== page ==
Inside the Kernel Brewery

By Malu Lambert 

Trains rumble overhead as I make my way under soaring railway arches in search of The Kernel Brewery. There’s a certain derelict magic about this part of London. I’m in Bermondsey, south of the River Thames, and layers of grime climb the stone walls like so many pages in a history book. Sure, it’s dingy, cold; but the feeling here is also electric: this city’s blood has been pumping for centuries and I feel as if I’m traversing the pulmonary vein—straight to its bubbling heart.

A tunnel spits me out into the wan sunshine of Maltby Street; and I’m greeted by a market of artisanal producers. There’s a fresh seafood stand selling whelks, scallops and oysters, a group of hirsute Italian men proffering salami and prosciutto; and even Namibians selling biltong (of all things). I spy the brewery towards the bottom of the market. A throng of people spill out of the arch it’s housed in, the brown beer bottles in their hands reflect the sun like flash Morse Code; and I imagine it decodes to: ‘the beer is over here’

Owner of The Kernel Brewery, Evin O'Riordain speaks with a mix of an American and Irish accent. “I’ll never achieve perfection,” he says referring to beer-making. “There are always things you can change.” His son is balanced on his shoulders; he has the same dark hair as his father. Evin is dressed casually in jeans and an open denim shirt over a turtleneck, and his feet are shod in black wellies; a necessity in this working brewery. The floor is covered in a slick of water and foam. The air smells like hops, yeast and ice—tinged with delicious aromas from nearby charcuterie, bread and cheese purveyors.

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The railway arch, as well as adding poetic ambience to the brewery, also works as an insulator and inside it, it’s cold—the perfect condition for its inhabitants.

“For hundreds of years London was the centre of the beer universe. Styles like porters, stouts, and pale ale became popular here,” Evin explains. “But so much of that tradition and history has been lost. Our dark beers are based on old London recipes that we dug up at the metropolitan. We have nothing to compare the resulting beer to, so we have no idea if we got it right or not.” These beers are stamped with a date the recipe hails from, I spot one that states: “Based on a recipe from a London Brewery in 1890.”

London’s craft beer trade is booming once again (much like it is in South Africa).  Evin explains the trend: “People are more careful about what they put into their bodies these days; from meat, to cheese, and even beer—they want to know the provenance of what they’re consuming.”

He holds a glass under a draught tap and pulls; filling it with butter-coloured liquid, the foam slopping over the top is more gold than white. “This is our Pale Ale, made with Chinook hops.”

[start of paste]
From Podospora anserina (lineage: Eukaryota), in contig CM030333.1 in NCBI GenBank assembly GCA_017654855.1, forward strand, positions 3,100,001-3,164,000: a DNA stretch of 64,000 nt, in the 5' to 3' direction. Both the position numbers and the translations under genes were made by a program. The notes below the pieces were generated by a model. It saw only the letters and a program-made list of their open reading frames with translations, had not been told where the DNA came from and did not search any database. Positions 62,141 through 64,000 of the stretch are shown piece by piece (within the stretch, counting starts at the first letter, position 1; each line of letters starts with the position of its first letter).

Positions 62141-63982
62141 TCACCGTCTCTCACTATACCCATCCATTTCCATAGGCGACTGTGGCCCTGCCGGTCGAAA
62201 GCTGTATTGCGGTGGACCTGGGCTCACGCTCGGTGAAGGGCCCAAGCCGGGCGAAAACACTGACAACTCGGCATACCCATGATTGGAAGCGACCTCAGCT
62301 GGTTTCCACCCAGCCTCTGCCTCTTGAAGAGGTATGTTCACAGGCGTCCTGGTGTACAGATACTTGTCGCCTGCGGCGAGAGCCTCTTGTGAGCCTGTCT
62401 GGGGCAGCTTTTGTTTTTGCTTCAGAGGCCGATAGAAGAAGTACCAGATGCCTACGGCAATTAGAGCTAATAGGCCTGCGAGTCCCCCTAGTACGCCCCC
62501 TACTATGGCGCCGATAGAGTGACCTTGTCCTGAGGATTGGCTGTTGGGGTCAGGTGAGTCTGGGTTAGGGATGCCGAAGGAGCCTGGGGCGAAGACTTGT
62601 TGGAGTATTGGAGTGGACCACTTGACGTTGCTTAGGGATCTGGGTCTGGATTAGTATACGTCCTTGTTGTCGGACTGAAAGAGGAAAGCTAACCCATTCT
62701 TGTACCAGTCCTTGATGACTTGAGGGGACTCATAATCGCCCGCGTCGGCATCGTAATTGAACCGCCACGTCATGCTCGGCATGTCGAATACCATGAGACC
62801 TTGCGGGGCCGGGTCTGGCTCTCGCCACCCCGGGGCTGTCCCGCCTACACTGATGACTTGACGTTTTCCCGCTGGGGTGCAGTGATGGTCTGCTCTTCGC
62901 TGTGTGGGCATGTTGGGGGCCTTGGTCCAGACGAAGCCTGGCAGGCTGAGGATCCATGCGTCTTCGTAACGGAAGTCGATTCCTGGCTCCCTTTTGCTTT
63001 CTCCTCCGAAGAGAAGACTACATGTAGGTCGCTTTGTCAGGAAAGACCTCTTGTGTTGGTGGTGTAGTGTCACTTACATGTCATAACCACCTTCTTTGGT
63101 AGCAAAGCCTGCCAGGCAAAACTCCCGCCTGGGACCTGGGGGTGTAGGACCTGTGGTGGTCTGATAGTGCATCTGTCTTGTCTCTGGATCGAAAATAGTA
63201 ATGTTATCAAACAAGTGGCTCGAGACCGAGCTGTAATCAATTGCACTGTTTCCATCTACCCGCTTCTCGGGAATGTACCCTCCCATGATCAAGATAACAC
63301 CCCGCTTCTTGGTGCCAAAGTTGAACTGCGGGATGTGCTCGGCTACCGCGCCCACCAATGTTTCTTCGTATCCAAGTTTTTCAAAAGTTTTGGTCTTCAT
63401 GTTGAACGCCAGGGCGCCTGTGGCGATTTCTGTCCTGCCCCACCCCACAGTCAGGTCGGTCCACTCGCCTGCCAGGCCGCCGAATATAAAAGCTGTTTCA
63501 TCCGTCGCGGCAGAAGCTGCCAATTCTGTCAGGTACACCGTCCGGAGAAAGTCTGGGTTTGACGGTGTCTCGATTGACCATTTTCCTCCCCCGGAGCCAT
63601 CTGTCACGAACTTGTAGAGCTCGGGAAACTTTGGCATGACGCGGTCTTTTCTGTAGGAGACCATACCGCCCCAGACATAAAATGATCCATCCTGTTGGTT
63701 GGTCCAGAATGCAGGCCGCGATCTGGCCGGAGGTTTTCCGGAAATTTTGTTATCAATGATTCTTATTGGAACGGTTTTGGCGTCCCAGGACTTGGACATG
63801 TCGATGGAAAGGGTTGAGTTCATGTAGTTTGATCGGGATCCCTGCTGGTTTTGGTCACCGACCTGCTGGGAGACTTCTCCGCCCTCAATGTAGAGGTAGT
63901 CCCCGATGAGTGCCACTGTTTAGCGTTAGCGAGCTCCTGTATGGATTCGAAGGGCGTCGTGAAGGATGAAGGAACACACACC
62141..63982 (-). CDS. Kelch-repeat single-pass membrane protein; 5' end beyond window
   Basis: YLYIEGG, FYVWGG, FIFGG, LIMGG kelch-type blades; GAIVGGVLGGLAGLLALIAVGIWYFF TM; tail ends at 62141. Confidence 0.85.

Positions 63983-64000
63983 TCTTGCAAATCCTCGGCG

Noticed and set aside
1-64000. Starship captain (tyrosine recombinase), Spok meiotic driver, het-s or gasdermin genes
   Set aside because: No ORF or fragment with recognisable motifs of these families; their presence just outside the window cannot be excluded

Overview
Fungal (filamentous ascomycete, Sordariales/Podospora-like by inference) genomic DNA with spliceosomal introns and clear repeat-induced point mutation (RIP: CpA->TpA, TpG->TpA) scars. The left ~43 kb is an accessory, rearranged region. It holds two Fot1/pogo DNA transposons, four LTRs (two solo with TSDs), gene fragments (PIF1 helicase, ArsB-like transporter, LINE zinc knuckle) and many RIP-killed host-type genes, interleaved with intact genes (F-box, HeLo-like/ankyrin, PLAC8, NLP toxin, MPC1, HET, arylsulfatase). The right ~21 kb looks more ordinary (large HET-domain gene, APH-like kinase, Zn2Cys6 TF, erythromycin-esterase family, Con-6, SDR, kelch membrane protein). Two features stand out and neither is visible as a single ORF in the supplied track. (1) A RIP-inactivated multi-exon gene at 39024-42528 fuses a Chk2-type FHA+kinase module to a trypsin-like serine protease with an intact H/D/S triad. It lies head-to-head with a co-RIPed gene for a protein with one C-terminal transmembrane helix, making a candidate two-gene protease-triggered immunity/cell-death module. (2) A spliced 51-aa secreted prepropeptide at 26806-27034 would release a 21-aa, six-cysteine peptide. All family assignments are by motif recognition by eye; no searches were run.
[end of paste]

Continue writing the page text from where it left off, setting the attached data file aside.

This is what makes this brewery unique. Much like in single varietal wine-making, the hops used are highlighted and marked on the label. “We use over 25 hops, and 18 types of malt, in our beer-making processes.

“All the strains of hops have different flavour profiles; you can’t simply use just one for all styles of beer.” The Chinook for example lends a floral, citrusy flavour to my beer; with touches of lemon and wood too—ending with a clear, sharp bitterness.

I try another pale ale, this one made with a hops called ‘Centennial’. It’s pale golden in colour and sports aromas of grapefruit and elderflower; unlike any beer I’ve ever tried. “We want to teach people to drink differently, to approach each beer individually.”

Evin and his team are all self-taught. This fact seems incredulous when you consider the popularity of their beer. The product is stocked in Michelin-starred restaurants across the capital, and they’ve been collecting awards like beer caps after a cricket match: one of their stouts was also recently named Britain’s best bottled beer. 

It all started when the pony-tailed beer maker, who used to work for neighbour; Neil’s Yard Diary, went to America on official cheese business. It was here that he was inspired by craft breweries, and the seed, or should I say, kernel, was planted to open his own micro-brewery with the focus resting on small scale production of utmost quality.

My next beer is a London Porter. Inky black in colour it’s a cornucopia of roasted flavours; from chocolate, raisin, and coffee to dark fruit and even leather. It’s the perfect beer to drink underneath cold railway arches.

There’s a sense of community here below the Big Smoke. All the small businesses and stands seem to have a shared purpose. “You can do so much more collectively than you can on your own,” says Evin. “It’s grown organically, it’s not like we set out to make it happen like this; everyone has the same principles.”

A number of the beers have soaring alcohol percentages, some reaching 10 percent; making them ideal partners for food pairing, especially when combined with the myriad of flavour components from pineapple-y beers to ones that taste of chocolate (Evin says he pours one of the porters over handmade vanilla bean ice cream, which he says is ‘amazing’).

The Kernel Brewery, and its counterparts, are the answer to a sea of homogenised beer that currently flows through the country’s pubs. Evin and his team have drawn on tradition and married it with contemporary thinking to create: “Beer that forces you to confront and consider what you are drinking. We bottle the beer ‘alive’, so that it can continue to grow.” 

With a parting ‘cheers’ I make my way back down the tunnel, and wonder with anticipation what I’ll discover around the next corner.

*Since this visit the brewery has moved to another railway arch a couple of streets down. View their website for more information.